As some of you may have seen in a previous blog, I recently devised a method to obtain a saliva sample for DNA testing without using actual saliva. (For full instructions, see my blog post: How to do an AncestryDNA test WITHOUT spit) This method has been questioned by many in genetic genealogy circles, however, I have yet to be made aware of it failing. This method has been successfully used with AncestryDNA as well as 23andme.
I originally developed this method in December 2016 after my daughter refused to spit in the vial without immediately gulping it down right after. Geesh… three-year-olds these days… While begging and pleading with someone who can barely count, I started brainstorming how I could possibly get DNA without spit for this test. I knew it was a frequent problem in some of my DNA circles, especially among elderly people. I thought that maybe my three-year-old could be an important part of figuring out how to obtain a sample. Perhaps this experiment could help other people obtain valuable data that they may not have been able to otherwise. So I jumped in feet first and did my best using what I knew already and what I researched after. I was on pins and needles and kept the whole thing hush-hush until I knew if it worked.
Sure enough, her results came back perfect. At that point, I decided to do another test to demonstrate my method for others to replicate. Jacob was my (super adorable) model and volunteer. Sure enough, just like his cousin’s results, his results came in perfect and exactly as we expected them to.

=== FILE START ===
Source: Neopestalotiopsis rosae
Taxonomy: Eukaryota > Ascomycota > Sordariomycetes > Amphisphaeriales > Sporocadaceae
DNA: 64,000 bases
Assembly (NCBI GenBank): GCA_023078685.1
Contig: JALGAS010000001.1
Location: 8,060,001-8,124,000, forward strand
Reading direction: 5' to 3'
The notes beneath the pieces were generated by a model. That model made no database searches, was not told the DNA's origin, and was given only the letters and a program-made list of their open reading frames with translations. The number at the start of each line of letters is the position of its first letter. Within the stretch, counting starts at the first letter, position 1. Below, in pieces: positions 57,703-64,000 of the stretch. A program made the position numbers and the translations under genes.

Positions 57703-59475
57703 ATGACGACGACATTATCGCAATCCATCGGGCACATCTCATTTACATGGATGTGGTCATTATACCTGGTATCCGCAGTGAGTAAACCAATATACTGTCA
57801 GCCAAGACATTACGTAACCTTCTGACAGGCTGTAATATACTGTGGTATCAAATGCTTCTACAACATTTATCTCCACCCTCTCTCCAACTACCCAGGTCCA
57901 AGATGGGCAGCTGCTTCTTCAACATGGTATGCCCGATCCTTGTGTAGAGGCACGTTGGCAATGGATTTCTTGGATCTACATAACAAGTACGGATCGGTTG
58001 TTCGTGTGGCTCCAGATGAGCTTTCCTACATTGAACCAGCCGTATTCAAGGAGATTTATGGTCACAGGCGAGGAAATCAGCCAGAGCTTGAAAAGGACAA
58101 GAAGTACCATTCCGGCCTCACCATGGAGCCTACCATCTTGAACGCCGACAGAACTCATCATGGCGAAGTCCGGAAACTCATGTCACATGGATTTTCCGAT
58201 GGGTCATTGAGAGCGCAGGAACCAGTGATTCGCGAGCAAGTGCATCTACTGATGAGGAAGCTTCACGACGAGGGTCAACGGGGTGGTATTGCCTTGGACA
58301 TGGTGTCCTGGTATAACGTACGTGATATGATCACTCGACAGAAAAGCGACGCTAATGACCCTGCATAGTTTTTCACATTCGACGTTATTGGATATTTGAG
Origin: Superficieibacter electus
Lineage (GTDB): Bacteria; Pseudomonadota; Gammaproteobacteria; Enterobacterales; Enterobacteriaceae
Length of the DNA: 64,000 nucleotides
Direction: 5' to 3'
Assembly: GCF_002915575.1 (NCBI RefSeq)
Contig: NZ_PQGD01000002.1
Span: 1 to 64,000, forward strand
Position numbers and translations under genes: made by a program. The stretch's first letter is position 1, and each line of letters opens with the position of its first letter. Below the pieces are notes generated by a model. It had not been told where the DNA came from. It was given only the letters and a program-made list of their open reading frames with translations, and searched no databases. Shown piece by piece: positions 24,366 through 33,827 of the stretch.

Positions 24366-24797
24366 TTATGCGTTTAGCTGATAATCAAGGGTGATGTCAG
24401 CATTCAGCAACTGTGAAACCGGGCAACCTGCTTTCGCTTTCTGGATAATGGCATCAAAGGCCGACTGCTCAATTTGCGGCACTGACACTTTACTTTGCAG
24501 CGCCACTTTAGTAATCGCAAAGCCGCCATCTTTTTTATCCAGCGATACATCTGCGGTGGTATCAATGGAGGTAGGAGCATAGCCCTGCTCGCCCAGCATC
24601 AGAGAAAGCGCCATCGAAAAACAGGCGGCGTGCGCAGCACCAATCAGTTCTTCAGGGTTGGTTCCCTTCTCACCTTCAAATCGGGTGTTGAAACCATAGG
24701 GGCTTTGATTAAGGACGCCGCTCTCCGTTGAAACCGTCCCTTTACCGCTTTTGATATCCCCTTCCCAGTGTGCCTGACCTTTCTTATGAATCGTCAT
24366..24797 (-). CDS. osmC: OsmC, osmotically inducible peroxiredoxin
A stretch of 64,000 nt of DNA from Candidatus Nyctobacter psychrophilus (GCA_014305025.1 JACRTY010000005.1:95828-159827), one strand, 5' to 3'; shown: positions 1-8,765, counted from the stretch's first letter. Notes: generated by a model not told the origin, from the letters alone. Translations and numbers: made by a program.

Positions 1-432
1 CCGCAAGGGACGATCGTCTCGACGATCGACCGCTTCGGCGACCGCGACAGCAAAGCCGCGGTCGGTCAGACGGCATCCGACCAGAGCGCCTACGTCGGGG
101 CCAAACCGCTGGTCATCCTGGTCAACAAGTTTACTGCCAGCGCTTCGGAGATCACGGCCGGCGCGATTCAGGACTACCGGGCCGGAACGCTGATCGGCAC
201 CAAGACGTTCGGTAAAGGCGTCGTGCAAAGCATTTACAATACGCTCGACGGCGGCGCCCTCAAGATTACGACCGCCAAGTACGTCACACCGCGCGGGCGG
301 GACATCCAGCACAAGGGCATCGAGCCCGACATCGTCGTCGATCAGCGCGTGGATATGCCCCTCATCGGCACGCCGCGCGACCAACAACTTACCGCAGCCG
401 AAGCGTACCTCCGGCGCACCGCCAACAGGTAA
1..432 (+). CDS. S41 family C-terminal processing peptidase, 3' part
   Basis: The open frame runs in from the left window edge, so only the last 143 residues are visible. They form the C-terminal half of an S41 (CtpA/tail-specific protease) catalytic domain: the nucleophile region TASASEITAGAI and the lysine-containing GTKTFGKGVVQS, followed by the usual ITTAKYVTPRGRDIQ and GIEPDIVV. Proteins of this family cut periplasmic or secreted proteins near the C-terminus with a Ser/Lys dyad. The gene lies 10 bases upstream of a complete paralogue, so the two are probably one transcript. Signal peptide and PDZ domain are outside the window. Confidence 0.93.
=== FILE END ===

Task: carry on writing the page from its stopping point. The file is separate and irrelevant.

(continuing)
Additionally, a woman commented on my previous blog that she tried my method with a 23andme kit (and her own mouth) and the results came back correctly, showing her second kit as an identical twin to her first kit!
HELP ME OUT!
Now, here’s where I need help. If you used my method, PLEASE comment here on my blog or on my youtube videos and let me know what the outcome was. So far, I am 2 for 2 in the tests I have done using artificial saliva, but that’s not a very large sample size. If you’ve attempted my method, let me know! I’d love to be able to keep track of successes!
I haven’t written my reviews on the three big ancestral DNA companies, but I plan to soon. When I do, it will become glaringly obvious how obsessed I am with genetic genealogy. The science behind it is amazing, and in many cases (like mine) it can be completely life-altering. There’s one issue though; two of the three companies require saliva samples and not a cheek swab. While this might not seem like a big deal, it can be when you’re trying to test older generations as the elderly often have difficulty trying to produce enough saliva. Sometimes certain medications can also affect spit production. So, while a teaspoon of spit might not seem like a lot, many people have had to forgo testing at their company of choice due to difficulty producing saliva. On individuals who are searching for biological family using genetic genealogy, this is a huge blow and can dramatically reduce the odds of finding good matches. Fortunately, this hasn’t really been an issue for me, but I discovered the solution to this problem doing a “just for fun” test.
I originally developed an interest in genetic genealogy for the purpose of identifying my biological father. It quickly spiralled out of control into a full-blown hobby/addiction. I manage a couple dozen DNA tests for friends and relatives. I tested my daughter in 2015 and when Ancestry had their Black Friday sale (Hello, $69 DNA tests!) I decided to test my remaining children. The 7 year old did fine. The 5 year old did fine. The 3 year old, however, did not. She is strong-willed and refused to let me hold the vial. Problem was, she would spit, then drink it, spit, then drink it, over and over. And if I tried to hold it, she would refuse to even attempt to spit and throw herself on the floor in a tantrum. I was getting stressed once we hit two hours of attempting to collect a sample from a bratty toddler and I gave up.